Newly launched website Foot Fungus, dedicated to providing the latest information on the treatment of tinea pedis or athlete’s foot, has published reports on the success of trials and treatments for foot and nail fungus, including the use of a new imidazole fungicide.
To read more about this, visit the website: http://footfung.us.
Footfung.us website has introduced a continuing series of abstracts and articles discussing the use of various topical antifungal medication treatments, both in the form of naturally sourced antifungal creams and powders, and over the counter pharmaceutical topical medications containing azoles and allylamines.
It writes that the most commonly used natural antifungal and antimicrobial ingredients in topical applications include tea tree, and ajoene, an organosulfur compound originally derived from garlic. It includes articles that discuss human trials and research studies and the effectiveness of these topical applications.
Footfung.us stresses the importance of aggressive treatment of acute and chronic tinea pedis (or athlete’s foot/foot fungus) with a topical antifungal agent. Systemic antifungal treatment may be required in cases of chronic presentations of tinea pedis in cases that don’t respond well to topical treatment alone.
The website reports that one of the newer imidazole (or azole) solutions on the market, sertaconazole nitrate cream 2%, provides a very effective treatment of existing tinea pedis. Demonstrated under a controlled clinical study it displayed safe and tolerable results on patients with years of persistent tinea pedis, with significantly improved results in as little as two weeks, applied twice daily. This is due to the fungicidal and fungistatic (fungus destroying and fungus inhibiting) properties, but also from its anti-inflammatory and antipruritic (treatment of itchy skin) properties.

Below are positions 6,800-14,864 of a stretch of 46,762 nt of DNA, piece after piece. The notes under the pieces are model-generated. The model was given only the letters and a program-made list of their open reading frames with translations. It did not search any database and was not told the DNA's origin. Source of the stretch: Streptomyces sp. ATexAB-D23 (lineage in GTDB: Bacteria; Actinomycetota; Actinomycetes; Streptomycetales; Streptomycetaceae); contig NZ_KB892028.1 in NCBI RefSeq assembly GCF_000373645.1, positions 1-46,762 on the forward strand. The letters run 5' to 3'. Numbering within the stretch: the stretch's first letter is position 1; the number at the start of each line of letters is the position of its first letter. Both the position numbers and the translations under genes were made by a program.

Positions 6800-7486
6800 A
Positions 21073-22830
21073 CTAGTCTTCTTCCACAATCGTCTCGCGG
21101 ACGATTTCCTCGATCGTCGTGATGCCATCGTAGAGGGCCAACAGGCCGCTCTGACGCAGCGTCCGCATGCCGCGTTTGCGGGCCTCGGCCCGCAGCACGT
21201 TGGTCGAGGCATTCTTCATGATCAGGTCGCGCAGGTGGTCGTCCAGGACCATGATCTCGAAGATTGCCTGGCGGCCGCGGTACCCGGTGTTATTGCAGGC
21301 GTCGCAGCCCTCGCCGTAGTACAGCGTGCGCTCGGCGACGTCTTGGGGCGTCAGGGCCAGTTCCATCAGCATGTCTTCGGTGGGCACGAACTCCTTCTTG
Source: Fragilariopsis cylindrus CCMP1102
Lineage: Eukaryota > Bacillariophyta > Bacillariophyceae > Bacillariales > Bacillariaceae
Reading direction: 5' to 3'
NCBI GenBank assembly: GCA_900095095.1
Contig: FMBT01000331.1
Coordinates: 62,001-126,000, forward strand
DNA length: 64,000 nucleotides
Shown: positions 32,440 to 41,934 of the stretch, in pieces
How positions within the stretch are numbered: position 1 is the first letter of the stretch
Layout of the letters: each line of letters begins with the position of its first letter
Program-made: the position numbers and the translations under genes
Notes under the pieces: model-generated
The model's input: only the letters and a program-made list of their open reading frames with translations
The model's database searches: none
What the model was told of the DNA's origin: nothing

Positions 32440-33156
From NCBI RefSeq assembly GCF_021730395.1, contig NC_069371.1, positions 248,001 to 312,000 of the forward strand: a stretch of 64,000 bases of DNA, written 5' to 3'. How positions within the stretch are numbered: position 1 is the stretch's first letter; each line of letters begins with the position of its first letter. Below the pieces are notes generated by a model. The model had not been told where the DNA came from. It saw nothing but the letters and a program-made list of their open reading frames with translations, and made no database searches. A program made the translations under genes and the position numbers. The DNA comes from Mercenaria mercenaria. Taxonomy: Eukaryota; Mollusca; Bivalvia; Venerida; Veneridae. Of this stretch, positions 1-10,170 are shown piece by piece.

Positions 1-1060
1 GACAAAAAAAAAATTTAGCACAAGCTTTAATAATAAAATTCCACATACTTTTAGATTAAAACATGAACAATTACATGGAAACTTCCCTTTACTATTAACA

It reports on the effectiveness of ketoconazole cream 2%, also an azole, in the treatment of tinea pedis, tinea cruris (groin, perineum and perineal areas) and tinea corporis (skin other than bearded area, scalp, groin, hands or feet). The trial involved 256 participants, applying the topical antifungal medication once daily, and assessed after four and eight weeks of treatment, with a marked or excellent reaction observed in 82 percent of the cases. The full results are available on the footfung.us website.
The site also discusses the effectiveness of orally administered terbinafine (an allylamine), for the treatment of tinea pedis in HIV positive patients, in a trial where participants were randomized, showing that oral terbinafine is safe and well tolerated in two or four week treatment programs.
Release ID: 117667